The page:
We reported 10 days ago that Canadian outdoor co-op, MEC, was to be sold off to a Los Angeles-based private equity firm. In the days since news dropped that MEC’s board had agreed to sell the brand, which came as a shock to its more than 5 million members, thousands of MEC members have engaged in a fight to prevent the sale and to keep the co-op in the hands of its members.
More than $100,000 has been raised by several thousand members as part of a Save MEC campaign, in an effort to fund legal fees to block the sale. The group is hoping to get an extension of at least two weeks to postpone a legal hearing that could cement the acquisition of MEC by Kingswood Capital Management.
Kevin Harding, of Save MEC, wrote a letter to Kingswood and posted it online last week.
“An American private equity firm with five employees cannot buy a five million-member Canadian co-operative whose owners refuse to sell,” he wrote.
“Kingswood has acknowledged that as member-owners, we are in control of what happens next. We never agreed to sell our co-op. Our response is simple: We reject your buyout.”
The situation has been further complicated over the weekend as Kingswood announced the hiring of Jay Taylor, the CEO of LALO Tactical, to be MEC’s president and COO. LALO makes boots for the US military and police forces, with military imagery featuring heavily in their ads. The San Diego-based brand says it was founded “to serve the needs of Special Operations Forces.”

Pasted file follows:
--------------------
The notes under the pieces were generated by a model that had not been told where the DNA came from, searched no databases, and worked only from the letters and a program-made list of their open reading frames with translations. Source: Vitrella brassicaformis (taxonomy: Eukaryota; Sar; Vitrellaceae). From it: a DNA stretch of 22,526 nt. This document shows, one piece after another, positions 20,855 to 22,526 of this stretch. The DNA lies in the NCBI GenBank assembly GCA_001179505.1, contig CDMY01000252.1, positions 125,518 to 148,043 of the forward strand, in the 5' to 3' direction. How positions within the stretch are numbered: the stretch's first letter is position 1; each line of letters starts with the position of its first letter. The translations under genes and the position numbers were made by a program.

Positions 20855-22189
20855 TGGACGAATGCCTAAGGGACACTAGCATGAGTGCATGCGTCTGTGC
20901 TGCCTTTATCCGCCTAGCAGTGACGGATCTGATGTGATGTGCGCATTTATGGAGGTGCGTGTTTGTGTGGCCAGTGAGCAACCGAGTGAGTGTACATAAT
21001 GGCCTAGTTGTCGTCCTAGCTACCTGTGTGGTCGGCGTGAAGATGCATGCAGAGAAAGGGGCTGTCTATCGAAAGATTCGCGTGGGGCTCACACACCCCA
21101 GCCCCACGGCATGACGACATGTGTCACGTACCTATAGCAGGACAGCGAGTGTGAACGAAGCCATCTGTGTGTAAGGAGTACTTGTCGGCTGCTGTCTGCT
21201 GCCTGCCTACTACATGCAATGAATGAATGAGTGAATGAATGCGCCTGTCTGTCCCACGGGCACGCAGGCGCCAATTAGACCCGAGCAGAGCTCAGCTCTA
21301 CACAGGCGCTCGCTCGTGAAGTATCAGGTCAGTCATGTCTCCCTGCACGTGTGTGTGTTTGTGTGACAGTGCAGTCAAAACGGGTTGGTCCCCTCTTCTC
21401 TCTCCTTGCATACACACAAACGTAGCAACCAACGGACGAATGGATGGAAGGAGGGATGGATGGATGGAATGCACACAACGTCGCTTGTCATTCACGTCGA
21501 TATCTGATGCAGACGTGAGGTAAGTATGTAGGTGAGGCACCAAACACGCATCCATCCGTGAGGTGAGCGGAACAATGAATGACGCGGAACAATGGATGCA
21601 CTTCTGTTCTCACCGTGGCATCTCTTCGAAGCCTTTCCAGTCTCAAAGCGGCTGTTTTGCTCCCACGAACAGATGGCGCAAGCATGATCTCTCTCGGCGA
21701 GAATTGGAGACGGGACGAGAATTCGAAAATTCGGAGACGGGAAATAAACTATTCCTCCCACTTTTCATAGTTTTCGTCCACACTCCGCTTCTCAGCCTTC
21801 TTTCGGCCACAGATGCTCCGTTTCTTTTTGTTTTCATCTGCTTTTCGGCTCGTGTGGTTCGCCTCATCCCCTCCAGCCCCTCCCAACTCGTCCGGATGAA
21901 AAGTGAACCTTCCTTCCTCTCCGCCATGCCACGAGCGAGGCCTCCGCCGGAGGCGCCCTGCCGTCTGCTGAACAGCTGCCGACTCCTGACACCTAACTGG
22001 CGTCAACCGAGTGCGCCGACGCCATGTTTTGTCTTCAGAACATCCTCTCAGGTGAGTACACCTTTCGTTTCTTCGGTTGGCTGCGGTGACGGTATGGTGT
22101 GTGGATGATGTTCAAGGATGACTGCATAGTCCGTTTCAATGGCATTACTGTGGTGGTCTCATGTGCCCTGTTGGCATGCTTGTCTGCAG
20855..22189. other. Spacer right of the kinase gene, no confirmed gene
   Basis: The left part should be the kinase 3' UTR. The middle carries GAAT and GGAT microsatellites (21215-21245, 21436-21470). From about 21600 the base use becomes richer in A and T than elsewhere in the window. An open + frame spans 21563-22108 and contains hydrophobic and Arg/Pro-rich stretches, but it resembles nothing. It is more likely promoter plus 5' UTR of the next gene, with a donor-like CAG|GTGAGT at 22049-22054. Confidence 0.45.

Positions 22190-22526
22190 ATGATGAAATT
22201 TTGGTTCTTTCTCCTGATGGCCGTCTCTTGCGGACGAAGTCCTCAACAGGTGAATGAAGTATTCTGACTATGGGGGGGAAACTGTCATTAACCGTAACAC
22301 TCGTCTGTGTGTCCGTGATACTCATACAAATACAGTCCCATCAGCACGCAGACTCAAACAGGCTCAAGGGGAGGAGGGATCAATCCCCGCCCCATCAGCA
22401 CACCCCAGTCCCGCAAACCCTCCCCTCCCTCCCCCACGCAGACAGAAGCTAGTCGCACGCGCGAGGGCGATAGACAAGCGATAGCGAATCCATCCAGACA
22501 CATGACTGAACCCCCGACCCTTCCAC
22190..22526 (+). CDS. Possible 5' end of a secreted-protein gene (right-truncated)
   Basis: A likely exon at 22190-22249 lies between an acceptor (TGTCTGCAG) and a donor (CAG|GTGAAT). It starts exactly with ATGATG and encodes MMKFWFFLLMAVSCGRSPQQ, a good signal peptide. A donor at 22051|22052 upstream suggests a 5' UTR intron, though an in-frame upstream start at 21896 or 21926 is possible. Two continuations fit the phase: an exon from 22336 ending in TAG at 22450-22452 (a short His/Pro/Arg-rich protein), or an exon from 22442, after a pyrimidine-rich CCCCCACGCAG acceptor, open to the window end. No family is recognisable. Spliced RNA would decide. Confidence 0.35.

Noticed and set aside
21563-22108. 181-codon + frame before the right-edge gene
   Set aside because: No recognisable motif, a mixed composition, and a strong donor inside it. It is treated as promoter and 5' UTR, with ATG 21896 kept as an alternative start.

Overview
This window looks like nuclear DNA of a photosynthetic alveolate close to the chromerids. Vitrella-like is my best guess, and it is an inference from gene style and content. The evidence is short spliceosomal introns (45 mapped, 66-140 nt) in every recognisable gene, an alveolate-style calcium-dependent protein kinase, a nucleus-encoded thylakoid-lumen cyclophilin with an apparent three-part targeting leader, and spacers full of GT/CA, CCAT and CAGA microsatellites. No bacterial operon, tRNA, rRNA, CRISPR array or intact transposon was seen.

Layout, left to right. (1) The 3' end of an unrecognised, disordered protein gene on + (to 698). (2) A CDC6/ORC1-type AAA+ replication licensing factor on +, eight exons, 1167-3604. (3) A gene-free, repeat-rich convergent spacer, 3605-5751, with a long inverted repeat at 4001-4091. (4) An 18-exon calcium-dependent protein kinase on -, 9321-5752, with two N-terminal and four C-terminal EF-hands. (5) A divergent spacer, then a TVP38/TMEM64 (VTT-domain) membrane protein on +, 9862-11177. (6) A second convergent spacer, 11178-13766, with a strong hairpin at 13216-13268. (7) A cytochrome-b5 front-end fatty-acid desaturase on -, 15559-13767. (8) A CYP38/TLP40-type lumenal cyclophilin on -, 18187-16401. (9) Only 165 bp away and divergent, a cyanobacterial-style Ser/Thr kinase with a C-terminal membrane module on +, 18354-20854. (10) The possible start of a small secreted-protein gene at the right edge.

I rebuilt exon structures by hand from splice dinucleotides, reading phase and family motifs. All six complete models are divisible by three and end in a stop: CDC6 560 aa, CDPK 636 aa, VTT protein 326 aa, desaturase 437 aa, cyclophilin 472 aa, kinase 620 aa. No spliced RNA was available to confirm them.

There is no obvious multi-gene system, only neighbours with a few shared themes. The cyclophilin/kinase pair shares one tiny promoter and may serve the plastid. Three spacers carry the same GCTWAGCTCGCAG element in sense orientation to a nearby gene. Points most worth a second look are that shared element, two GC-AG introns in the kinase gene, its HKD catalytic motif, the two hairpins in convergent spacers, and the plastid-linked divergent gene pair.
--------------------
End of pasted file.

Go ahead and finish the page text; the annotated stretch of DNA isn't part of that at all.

The announcement of Taylor’s hiring comes on the heels of Kingswood writing an open letter to MEC members, explaining that they have no interest in changing the culture of MEC, and that they plan to continue honoring MEC’s values and will listen to the member’s interests.
Members of Save MEC were incensed at the idea that Kingswood would bring in the CEO of a tactical company, which, they say, flies in the face of the values the co-op was founded on, and threatens to change the culture of a brand focused on inclusion and environmental stewardship. The imagery used on MEC’s website discussing the co-op’s history, for example, look like something out of a Grateful Dead photo shoot, with hand-painted VW microbuses and long-haired campers hitting the trail.
“It’s shocking to me,” said Jackie Pierre, MEC customer from Vancouver for a decade and a Save MEC member, as reported by CBC. “This is so far from what [MEC] is known for originally.”
Save MEC are hoping to extend the date for an acquisition hearing long enough to develop a counter offer to present to MEC’s creditors. The group may find out as early as today if their request will be granted.